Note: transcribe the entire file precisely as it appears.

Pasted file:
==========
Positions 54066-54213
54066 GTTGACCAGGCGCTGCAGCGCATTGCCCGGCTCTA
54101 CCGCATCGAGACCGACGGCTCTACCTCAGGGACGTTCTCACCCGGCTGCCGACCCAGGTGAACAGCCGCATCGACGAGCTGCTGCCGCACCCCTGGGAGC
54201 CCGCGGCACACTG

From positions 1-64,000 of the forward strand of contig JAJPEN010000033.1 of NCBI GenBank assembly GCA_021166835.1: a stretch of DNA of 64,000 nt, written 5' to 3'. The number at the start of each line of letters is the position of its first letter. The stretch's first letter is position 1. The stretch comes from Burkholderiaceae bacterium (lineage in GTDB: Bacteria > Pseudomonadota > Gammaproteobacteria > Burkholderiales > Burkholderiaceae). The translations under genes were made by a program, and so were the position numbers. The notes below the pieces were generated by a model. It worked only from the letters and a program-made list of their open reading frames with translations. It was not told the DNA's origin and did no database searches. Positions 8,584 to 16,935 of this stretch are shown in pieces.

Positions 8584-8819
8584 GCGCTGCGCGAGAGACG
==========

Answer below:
Positions 54066-54213
54066 GTTGACCAGGCGCTGCAGCGCATTGCCCGGCTCTA
54101 CCGCATCGAGACCGACGGCTCTACCTCAGGGACGTTCTCACCCGGCTGCCGACCCAGGTGAACAGCCGCATCGACGAGCTGCTGCCGCACCCCTGGGAGC
54201 CCGCGGCACACTG

From positions 1-64,000 of the forward strand of contig JAJPEN010000033.1 of NCBI GenBank assembly GCA_021166835.1: a stretch of DNA of 64,000 nt, written 5' to 3'. The number at the start of each line of letters is the position of its first letter. The stretch's first letter is position 1. The stretch comes from Burkholderiaceae bacterium (lineage in GTDB: Bacteria > Pseudomonadota > Gammaproteobacteria > Burkholderiales > Burkholderiaceae). The translations under genes were made by a program, and so were the position numbers. The notes below the pieces were generated by a model. It worked only from the letters and a program-made list of their open reading frames with translations. It was not told the DNA's origin and did no database searches. Positions 8,584 to 16,935 of this stretch are shown in pieces.

Positions 8584-8819
8584 GCGCTGCGCGAGAGACG